Time to shine a light on the dark side of the web

Time to shine a light on the dark side of the web

Many people, even some governments, think the Cambridge Analytica scandal does not really affect them. They may not have a Facebook account, or, if they do, barely use it.   Some do not care that their data has been shared without their consent. Maybe they live in a country where elections are fixed, or not properly contested, such as Russia or China.   Maybe they feel it matters little how the US elections turn out, whether Britain leaves the European Union, or how successful far-right groups are. 
They would be spectacularly and grossly mistaken. 
This whole sorry saga incorporates elements that affect us all, and highlights the great challenges of the digital age in the 21st century.
The scandal involves a social media company with 2.13 billion active users —more than Twitter, WhatsApp and Instagram put together. Facebook is a company with $40 billion of revenue in 2017.  
This scandal evolved from actions by a researcher, Aleksandr Kogan, who in 2015 extracted data from the Facebook profiles of 50 million Americans using a personality app supposedly for academic research. According to a whistle-blower, Kogan passed the data to a political consultancy, Cambridge Analytica. 
This consultancy played an important role in the 2016 US presidential elections, backed by the Mercer family, key financial backers of the alt-right and Breitbart media. Steve Bannon is a co-founder of the company, which like him went on to work with the Trump election campaign, as it had also with Republican candidates Ted Cruz and Ben Carson.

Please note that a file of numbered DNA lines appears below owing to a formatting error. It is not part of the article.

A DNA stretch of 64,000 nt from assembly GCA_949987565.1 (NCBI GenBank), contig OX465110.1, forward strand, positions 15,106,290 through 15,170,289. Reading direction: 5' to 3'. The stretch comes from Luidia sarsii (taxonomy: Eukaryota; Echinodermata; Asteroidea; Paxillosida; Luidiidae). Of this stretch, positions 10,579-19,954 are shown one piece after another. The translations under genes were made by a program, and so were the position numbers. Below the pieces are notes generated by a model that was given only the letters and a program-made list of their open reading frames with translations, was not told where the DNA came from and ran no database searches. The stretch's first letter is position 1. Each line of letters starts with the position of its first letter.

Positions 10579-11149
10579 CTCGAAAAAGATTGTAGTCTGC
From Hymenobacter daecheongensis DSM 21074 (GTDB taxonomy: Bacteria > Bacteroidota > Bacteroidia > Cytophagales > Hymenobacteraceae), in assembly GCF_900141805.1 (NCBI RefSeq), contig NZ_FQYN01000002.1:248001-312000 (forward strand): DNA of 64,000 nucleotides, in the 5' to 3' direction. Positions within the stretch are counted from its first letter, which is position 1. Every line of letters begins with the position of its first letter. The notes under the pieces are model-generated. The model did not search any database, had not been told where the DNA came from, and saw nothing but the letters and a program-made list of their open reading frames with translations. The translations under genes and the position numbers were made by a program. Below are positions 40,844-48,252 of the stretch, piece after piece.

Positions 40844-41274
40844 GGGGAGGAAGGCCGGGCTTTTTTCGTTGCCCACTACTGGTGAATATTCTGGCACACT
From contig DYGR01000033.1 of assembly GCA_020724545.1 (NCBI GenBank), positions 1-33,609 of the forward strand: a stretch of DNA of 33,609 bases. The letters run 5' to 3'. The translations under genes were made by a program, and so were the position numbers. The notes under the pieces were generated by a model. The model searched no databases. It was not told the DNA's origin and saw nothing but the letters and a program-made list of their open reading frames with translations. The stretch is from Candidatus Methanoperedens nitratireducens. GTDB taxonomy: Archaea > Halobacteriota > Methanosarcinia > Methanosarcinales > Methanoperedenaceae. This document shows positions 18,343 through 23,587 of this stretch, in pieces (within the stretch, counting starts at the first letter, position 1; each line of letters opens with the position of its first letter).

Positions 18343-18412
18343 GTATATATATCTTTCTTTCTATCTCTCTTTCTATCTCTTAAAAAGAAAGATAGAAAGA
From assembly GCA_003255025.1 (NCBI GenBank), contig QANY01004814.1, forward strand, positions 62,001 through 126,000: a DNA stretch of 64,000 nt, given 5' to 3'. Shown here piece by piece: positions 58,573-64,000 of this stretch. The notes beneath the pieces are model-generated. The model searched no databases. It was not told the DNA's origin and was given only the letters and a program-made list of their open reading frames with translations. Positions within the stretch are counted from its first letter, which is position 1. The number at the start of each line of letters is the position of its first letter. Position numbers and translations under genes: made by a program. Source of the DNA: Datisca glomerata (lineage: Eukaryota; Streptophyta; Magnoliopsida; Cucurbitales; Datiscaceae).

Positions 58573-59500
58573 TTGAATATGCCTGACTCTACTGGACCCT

The chief executive of Cambridge Analytica was recorded boasting that it had influenced countless other elections, including those in Nigeria, Kenya, Argentina and India, using everything from bribery, entrapping politicians with sex workers, creating fake IDs and employing former spies. Its role is hidden behind various other companies:  “We use some British companies, we use some Israeli companies … very effective in intelligence gathering,” he said. Another Cambridge Analytica executive described their digital work to Britain’s Channel 4 News: “We just put information into the bloodstream of the internet, and then watch it grow, give it a little push every now and again … like a remote control. It has to happen without anyone thinking, ‘That’s propaganda,’ because the moment you think ‘That’s propaganda,’ the next question is, ‘Who’s put that out?’.”

The Cambridge Analytica scandal may be a catalyst for change leading to enhanced oversight, regulation and protection for our personal data. 

Chris Doyle 

Facebook lost $60 billion in market value in a week. It failed in its duty of care toward users and their data. Even now, the Facebook leadership diverts blame on to Kogan and Cambridge Analytica. One wonders who else has been able to harvest data from Facebook for nefarious ends all because of Facebook’s lax oversight.